Now I have to pick the smallest jobs and complete them faster than others can create the desire to replace me at them. Oh well. The Bodhimandala gets built, and right now that's all that matters. The noise in my face doesn't matter a bit. There are those here with greater wisdom and ability to lead than I. I see no reason to speak my own words; it would be better if we each learned to recite the Buddha’s names, either the Eighty-eight Buddha Repentance or the Amitabha Sutra. The Buddha has promised that if you do so your enlightenment is immanent. Thank you.

Upasaka Kuo Chan Lovett-Finance Dept. S.A.B.A.; B.T.T.S.
Polishing and Certification Corn.; Editor-in-Chief, V.B.S.

      It's amazing how fast this building has been transformed from a factory to Gold Mountain Monastery. Those of you who remember four months ago will know what I am talking about. A lot of people think that the spiritual powers of the Buddhas and Bodhisattvas allowed this to happen. If they are right, these spiritual powers have manifested in the Bhiksus, Bhiksunis and lay people here at the temple. These people get up before the sun, do morning recitation for an hour, and then get to work, and don't take a break until lunchtime, which comes at 11:00 o'clock. At noon they get back to work again, and work until 6:30 or 6:45 at which time they get ready for evening recitation and the lecture at 7:00 o'clock. Work has gone on like this for some three and a half months, and that is how we find the monastery as it is today.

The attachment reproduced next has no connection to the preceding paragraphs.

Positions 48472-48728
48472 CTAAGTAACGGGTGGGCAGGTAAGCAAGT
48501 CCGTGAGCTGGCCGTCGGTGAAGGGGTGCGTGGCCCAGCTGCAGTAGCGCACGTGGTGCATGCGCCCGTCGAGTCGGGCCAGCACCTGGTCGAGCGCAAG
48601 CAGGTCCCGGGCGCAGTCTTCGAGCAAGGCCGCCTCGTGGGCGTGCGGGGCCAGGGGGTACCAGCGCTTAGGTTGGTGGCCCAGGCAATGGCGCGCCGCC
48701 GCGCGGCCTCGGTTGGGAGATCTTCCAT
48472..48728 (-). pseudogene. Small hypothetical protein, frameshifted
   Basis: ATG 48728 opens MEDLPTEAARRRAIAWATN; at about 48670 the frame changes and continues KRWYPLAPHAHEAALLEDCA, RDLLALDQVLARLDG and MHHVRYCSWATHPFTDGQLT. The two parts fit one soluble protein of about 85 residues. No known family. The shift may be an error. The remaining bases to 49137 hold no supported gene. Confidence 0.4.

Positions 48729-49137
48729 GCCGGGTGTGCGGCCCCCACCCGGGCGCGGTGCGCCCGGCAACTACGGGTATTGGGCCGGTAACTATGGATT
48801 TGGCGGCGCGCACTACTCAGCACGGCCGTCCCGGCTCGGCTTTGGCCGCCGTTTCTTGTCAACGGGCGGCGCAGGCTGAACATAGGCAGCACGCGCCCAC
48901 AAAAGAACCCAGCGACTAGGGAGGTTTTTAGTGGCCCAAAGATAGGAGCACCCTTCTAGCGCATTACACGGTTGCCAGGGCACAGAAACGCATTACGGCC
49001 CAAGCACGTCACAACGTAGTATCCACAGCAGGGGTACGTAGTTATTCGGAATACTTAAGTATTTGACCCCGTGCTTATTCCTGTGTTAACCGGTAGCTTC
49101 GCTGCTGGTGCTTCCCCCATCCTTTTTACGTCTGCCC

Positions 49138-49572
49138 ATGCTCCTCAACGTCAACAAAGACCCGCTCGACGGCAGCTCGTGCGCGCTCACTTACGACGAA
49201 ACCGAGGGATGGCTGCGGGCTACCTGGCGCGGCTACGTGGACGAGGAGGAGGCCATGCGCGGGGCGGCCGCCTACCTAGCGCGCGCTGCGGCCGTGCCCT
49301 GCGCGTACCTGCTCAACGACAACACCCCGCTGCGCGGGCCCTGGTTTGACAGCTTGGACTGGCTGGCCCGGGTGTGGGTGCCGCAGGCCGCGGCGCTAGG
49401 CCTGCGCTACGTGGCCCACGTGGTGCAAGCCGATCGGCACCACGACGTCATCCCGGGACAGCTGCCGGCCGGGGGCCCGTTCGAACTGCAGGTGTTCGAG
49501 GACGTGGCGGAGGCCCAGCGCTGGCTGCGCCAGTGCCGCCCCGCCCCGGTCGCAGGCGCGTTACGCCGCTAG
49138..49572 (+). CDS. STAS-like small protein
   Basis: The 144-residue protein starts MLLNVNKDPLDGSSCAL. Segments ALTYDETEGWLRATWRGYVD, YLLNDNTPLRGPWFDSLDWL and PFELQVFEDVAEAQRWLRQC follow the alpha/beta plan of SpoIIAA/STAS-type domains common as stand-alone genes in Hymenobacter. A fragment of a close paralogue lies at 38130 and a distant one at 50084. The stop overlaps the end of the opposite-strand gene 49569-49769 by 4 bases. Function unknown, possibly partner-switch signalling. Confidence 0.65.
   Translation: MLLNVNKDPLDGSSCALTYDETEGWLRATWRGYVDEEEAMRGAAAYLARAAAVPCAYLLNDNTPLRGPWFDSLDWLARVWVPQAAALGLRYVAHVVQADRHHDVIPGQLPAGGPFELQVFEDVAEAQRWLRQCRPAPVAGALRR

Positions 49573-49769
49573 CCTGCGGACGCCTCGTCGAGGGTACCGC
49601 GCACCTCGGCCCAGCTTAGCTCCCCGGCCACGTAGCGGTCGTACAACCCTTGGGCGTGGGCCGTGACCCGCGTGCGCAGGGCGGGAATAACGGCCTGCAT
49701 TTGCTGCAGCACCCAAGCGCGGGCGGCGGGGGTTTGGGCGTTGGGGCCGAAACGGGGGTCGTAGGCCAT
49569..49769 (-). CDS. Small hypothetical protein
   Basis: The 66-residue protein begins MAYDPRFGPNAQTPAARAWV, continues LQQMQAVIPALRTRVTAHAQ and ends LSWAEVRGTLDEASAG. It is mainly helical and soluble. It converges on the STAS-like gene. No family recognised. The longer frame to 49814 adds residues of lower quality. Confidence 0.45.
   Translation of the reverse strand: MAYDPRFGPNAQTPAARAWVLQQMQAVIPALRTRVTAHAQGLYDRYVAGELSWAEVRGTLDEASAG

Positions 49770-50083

But someone might be thinking, "If they spend all this time working, why isn't it more comfortable here? I was at a meeting of the S.A.B.A. yesterday, and I sat on a stool that had a seat the size of the head of a pin, and I had to sit there for four hours."

If our bodies become too comfortable, they fall asleep, and then our brains fall asleep and then, when the time comes to die, we've been so caught up in searching for comfortable bodies all life, that we'll grab the first one that comes along, and, quick as a flash, you're a muskrat. Or perhaps a disembodied spirit looks down on its funeral ceremony and is pleased to see everyone really paying attention and giving it a good ceremony to send it off to rebirth. With this thought, which is a good thought, the spirit gets a little lighter and rises a little higher which is very good...off to a good rebirth. Then it looks a little closer and sees one of its relatives falling asleep, and it gets angry and thinks, "You worthless dreamer, how can you care so little about met" and goes of to hell with that thought. It doesn't do any good to cultivate a comfortable body.